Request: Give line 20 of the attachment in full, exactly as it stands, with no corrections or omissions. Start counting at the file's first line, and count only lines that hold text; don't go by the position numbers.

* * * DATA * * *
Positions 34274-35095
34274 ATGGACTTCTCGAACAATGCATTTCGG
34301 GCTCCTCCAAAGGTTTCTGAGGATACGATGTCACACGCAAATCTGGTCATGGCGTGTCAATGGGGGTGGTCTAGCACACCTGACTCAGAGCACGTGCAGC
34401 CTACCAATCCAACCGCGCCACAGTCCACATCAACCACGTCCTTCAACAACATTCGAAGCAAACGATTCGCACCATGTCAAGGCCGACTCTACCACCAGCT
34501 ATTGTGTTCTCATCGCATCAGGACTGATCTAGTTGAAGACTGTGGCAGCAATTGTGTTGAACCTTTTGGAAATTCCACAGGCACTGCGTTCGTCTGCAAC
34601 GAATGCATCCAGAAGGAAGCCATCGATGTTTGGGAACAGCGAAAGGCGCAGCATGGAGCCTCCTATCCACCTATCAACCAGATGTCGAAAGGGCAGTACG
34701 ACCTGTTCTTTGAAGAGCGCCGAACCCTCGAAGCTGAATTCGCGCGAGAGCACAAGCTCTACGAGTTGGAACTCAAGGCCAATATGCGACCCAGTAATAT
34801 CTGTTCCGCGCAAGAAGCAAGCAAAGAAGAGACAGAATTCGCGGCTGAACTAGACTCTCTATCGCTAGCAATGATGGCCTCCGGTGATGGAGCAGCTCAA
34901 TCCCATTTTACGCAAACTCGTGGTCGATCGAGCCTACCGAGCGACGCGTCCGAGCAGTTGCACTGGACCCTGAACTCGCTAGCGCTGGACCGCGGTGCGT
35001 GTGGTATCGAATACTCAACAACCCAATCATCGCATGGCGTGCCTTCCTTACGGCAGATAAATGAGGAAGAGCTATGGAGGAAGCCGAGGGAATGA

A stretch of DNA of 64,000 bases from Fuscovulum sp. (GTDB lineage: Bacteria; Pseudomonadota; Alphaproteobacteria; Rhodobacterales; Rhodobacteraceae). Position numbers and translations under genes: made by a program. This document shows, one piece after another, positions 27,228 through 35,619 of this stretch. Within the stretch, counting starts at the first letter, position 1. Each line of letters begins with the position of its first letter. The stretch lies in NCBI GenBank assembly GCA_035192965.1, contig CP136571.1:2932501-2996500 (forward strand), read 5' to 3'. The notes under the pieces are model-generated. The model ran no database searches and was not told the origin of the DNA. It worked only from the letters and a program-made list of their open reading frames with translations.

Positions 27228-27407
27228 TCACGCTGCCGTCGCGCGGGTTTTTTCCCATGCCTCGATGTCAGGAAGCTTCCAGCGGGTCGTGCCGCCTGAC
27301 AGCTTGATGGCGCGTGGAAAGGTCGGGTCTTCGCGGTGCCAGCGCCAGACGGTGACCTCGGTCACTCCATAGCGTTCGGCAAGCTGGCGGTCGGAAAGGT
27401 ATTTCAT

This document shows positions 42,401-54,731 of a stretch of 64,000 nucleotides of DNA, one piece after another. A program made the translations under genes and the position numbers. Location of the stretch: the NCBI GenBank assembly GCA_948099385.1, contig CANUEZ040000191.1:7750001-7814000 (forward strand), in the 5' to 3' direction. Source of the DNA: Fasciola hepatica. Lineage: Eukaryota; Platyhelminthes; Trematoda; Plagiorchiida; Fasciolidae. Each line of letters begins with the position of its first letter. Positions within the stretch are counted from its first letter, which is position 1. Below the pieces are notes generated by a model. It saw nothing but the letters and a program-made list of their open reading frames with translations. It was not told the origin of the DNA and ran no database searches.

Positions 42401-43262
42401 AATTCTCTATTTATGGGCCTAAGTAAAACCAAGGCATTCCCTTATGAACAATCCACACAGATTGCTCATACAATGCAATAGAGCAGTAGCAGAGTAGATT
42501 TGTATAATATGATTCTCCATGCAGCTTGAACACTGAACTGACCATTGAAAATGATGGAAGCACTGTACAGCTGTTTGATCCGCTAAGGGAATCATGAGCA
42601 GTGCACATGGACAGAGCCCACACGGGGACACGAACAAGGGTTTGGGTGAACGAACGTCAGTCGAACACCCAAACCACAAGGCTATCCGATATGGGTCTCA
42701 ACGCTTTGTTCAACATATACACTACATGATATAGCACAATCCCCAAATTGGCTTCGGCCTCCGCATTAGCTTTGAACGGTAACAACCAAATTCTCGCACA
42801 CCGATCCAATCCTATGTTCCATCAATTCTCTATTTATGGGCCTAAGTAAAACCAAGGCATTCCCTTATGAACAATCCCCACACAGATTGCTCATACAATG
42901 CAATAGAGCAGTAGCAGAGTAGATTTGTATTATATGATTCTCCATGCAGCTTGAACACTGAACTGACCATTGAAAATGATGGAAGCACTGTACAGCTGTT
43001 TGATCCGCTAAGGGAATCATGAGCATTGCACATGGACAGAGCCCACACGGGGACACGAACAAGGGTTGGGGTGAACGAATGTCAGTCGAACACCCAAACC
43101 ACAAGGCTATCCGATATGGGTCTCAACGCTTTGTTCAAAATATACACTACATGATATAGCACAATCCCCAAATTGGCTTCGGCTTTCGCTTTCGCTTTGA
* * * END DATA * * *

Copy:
42601 GTGCACATGGACAGAGCCCACACGGGGACACGAACAAGGGTTTGGGTGAACGAACGTCAGTCGAACACCCAAACCACAAGGCTATCCGATATGGGTCTCA